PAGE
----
The Photographers'

Railroad Page

Edition #238  January 15, 2015

Good photos usually have good stories to go with them.

Our appreciation and enjoyment of fine photography can grow when we learn a little more about the background.

The goal of The Photographers’ Railroad Page is to provide an outlet for top quality photographs and their story.

 

My Favorite L&N Photo

Photographer: Ron Flanary

                                                                                                       Photo by Ron Flanary

My Favorite L&N Photo

Recently, a Facebook friend of mine, David Wilkins, posted a question on my timeline asking what photo I took of the L&N might be my all-time favorite. Mentally, I ran through some shots that were particularly memorable, but I quickly concluded this was it.

It was a Saturday morning in 1966, June 4th to be specific. I had just graduated from high school, and I looked forward to a restful summer before starting college that fall. It just seemed like a great morning to take a train photo, so I checked with the agent at Appalachia to get a figure on when northbound freight 66 might show up. With some time to spare, I decided to try a shot at Roaring Branch, the scenic spot about two miles south of town where the L&N main emerged from a tunnel, went beneath Southern’s Appalachia District main, crossed the Powell River, and also US Highway 23 in a spot only a model railroader could imagine. I clearly remember climbing up onto that slippery rock perch—a vantage point I had never used before--- and waiting.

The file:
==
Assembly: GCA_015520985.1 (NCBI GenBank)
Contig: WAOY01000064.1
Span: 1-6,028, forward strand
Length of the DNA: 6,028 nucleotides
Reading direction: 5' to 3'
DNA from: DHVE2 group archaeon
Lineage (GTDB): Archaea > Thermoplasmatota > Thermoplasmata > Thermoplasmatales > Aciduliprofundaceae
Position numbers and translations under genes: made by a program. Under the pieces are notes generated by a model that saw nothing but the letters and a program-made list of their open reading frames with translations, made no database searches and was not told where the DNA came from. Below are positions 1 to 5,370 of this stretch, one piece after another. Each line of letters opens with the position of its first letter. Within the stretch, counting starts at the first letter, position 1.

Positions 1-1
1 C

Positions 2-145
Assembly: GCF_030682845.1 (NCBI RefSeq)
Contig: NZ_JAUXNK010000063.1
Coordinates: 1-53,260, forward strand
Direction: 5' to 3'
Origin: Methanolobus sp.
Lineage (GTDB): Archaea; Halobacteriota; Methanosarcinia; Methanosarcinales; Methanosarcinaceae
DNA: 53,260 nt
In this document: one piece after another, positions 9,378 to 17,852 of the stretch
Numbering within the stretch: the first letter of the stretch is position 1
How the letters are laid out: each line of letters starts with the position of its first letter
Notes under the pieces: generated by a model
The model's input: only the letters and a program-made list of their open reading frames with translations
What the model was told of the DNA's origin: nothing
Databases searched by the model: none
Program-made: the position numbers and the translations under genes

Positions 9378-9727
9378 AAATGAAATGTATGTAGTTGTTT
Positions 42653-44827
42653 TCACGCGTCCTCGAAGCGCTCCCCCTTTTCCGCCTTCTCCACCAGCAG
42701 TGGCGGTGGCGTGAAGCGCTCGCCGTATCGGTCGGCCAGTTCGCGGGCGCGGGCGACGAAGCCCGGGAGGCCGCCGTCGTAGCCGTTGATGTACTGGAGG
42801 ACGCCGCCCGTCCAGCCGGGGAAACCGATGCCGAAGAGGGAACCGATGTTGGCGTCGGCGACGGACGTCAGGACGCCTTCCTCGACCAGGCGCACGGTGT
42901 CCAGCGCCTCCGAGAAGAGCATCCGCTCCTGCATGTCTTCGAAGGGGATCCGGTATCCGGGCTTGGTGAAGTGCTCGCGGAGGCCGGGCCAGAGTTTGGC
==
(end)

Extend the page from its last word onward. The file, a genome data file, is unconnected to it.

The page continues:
Any railroad photographer who does this will tell you the anticipation of getting a shot right is almost palpable. You check your exposure settings---recheck them again (and then a few more times to be sure) ---you pre-visualize where the front of the train will be when you'll trip the shutter, and how you'll frame the shot. Vertical or horizontal? After what seems like hours, a rumble from the other side of the tunnel suddenly gets louder. It's here! You can feel the adrenaline rush and you look at the f-stop and shutter speed one more time. And then the headlight pops out of the tunnel, under the Southern bridge, and the front of that F-unit rushes toward you. Fine tune the focus....and.....BANG! You hold on as the rush of wind from the train whips your face. The caboose passes, and you carefully climb down and head back to your vehicle, hoping you had captured on film what was a compelling scene in your viewfinder.

When you later see the print come up in the developing tray, you know it's a winner (or not...). In this case, the shot captured everything I loved about the old L&N. The scene is long gone, too, because the tracks are abandoned. Truly, "The L&N Don't Stop Here Anymore." And goodness...that's now been nearly 50 years ago! I'm glad I devoted that particular Saturday morning to getting a shot that was as common as cornbread then. I keep this 35mm Kodak Plus-X Pan negative in a special place for all those reasons.

The process of capturing a great train shot on film (or in a digital file these days) is the same for all of us. And, there’s probably a great shot out there for younger photographers today—a shot they might fondly recall taking nearly 50 years later if someone asks, “what was your favorite shot of the old CSX Railroad?”

Ron Flanary

The next edition will be posted on February 1, 2015

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